need. The poor in some 800,000 towns and villages still account for
the great majority of the population. About 300 million people live
on less than a dollar a day. As many as 3,000 Indian farmers in a
single state (Andhra Pradesh) have killed themselves over the last
six years because of debt and drought.
India has the world's largest number of working children (up to 115
million); many toil in sweatshops. At least half of the population
cannot read. Meanwhile, many of the graduates pouring out of the
nation's universities can't find decent jobs. Despite economic
growth, too many applicants are competing for too few positions. The
government counts 40 million jobless workers, while the vaunted
Indian info tech industry employs fewer than 1 million.
But India has made amazing progress on many fronts -- economic
expansion, education, technology. Its scientists, academics, computer
specialists, entrepreneurs and entertainers are challenging -- and
often surpassing -- the best other countries can offer. Expectations
`DIVERSITY IS INDIA'
Here's a tip to avoid cultural schizophrenia in India: Realize that
you can find anything you look for there. Staggering wealth and
appalling squalor. Showbiz fantasy and harsh reality. High-tech
companies and age-old cottage industries. Instant business deals and
molasses-slow state bureaucracy. Mega-cities and remote forests. The
latest trends and ancient traditions. Go-go capitalists and
doctrinaire communists. Holy men and atheists. Intense spirituality
and crass materialism. Hindus, Muslims, Jains, Sikhs, Christians,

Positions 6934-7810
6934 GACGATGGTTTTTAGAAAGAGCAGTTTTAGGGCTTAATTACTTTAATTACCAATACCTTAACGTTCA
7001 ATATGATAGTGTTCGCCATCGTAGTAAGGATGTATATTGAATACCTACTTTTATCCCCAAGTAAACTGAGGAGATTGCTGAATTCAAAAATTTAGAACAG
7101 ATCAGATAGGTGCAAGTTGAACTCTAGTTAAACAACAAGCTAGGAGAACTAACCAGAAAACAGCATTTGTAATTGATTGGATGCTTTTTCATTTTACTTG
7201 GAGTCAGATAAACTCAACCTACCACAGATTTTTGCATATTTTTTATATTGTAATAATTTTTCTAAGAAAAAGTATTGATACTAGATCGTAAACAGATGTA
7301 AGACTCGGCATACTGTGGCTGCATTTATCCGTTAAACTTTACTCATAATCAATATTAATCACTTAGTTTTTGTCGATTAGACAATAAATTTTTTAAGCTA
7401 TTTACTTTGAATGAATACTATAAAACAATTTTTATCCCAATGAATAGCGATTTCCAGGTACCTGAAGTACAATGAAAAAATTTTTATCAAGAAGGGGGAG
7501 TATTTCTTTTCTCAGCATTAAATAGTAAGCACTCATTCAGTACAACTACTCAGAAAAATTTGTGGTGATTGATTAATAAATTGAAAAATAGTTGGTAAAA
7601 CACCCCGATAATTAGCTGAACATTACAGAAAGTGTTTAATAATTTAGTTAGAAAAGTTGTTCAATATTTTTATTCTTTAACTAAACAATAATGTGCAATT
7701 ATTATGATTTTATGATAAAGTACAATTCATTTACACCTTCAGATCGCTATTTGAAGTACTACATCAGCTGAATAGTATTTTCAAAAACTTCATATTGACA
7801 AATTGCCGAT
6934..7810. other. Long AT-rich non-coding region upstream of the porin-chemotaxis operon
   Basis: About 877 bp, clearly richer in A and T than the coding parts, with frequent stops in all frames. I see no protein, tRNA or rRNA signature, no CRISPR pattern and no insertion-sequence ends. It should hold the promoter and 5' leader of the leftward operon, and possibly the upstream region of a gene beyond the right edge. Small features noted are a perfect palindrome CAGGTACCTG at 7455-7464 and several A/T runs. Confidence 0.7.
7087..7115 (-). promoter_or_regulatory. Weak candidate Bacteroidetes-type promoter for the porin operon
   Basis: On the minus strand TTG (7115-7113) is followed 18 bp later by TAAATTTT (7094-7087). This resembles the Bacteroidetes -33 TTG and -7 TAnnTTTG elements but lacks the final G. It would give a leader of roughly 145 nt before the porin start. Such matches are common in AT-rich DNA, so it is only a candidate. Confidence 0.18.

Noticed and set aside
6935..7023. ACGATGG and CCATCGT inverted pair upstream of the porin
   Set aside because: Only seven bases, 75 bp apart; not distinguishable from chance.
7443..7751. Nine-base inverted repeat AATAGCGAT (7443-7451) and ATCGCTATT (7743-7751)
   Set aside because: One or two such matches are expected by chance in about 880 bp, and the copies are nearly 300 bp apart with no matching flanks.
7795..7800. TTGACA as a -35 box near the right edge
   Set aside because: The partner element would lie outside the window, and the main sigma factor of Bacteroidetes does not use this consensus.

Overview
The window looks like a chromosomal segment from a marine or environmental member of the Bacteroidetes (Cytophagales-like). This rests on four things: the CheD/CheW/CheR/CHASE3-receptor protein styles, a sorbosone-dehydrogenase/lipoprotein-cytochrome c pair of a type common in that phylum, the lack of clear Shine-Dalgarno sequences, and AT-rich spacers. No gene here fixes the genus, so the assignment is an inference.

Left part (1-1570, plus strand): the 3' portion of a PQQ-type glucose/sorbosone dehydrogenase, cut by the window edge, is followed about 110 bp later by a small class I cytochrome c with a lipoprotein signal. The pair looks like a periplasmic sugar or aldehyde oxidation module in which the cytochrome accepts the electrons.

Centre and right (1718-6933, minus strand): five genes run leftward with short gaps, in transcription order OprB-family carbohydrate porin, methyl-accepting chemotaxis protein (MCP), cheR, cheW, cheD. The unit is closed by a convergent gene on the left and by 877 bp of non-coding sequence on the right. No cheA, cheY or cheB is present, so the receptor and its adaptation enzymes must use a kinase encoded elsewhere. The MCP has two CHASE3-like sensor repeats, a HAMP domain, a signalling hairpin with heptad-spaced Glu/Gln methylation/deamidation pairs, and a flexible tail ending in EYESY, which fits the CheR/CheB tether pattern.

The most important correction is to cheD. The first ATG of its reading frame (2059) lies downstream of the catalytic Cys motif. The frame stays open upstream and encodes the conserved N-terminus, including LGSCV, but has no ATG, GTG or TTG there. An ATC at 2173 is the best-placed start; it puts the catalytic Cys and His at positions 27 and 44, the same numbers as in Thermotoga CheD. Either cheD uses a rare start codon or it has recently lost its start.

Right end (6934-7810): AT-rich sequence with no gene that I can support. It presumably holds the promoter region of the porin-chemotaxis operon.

Hundreds of India's ethnic, religious and caste groups live in
geographical or social isolation from each other, looking at the rest
of this vast "nation of nations" with curiosity or suspicion.
south Indian, if set down somewhere in the north, would be as
bewildered by the customs and languages as someone from the U.S.
heartland parachuting into Scandinavia.
In other places, particularly the cities, different peoples and
cultures mix and mingle in seemingly countless combinations. Mumbai,
India's largest city, is a world unto itself.
With more than 17 million people jammed into a 180-square-mile
peninsula, Mumbai is the financial capital of India, the film
capital, the organized crime capital, the AIDS and prostitution
capital. It is the home of India's most expensive real estate -- and
Asia's biggest slum. You can live under plastic tarps on the streets,
as multitudes do, or dine with old money at the exclusive stadium
cricket club (joining fee: $30,000).
On Mumbai's sidewalks and crowded commuter trains, you can rub
shoulders -- or trade elbows -- with stock traders wearing cell
phones and $1,000 suits, beggars, college students, Muslim women
covered by black burqas, Punjabis, Tamils, Kashmiris, Bengalis,
Assamese, Gujaratis, Keralites.
On one bustling street, a plush mansion built as a set for Bollywood
movies stands empty, while at least 100 squatters live in lean-tos
along the outside wall. "That's Mumbai," shrugs one resident.
"Diversity is India," observes a leading Christian strategist
lives there. "You can lose yourself in all the challenges and
unlimited horizons for missions in this country. You could pour a
thousand lifetimes into India and never exhaust it."
But even a thousand lifetimes dedicated to spreading the Gospel won't
make a real dent in India -- unless they are lives focused on
multiplying disciples and churches.
Of all the surprises and superlatives of India, here are several of
the most important:
-- India's 24-million-member Christian community is growing, but
remains a small minority of the national population of 1.07 billion.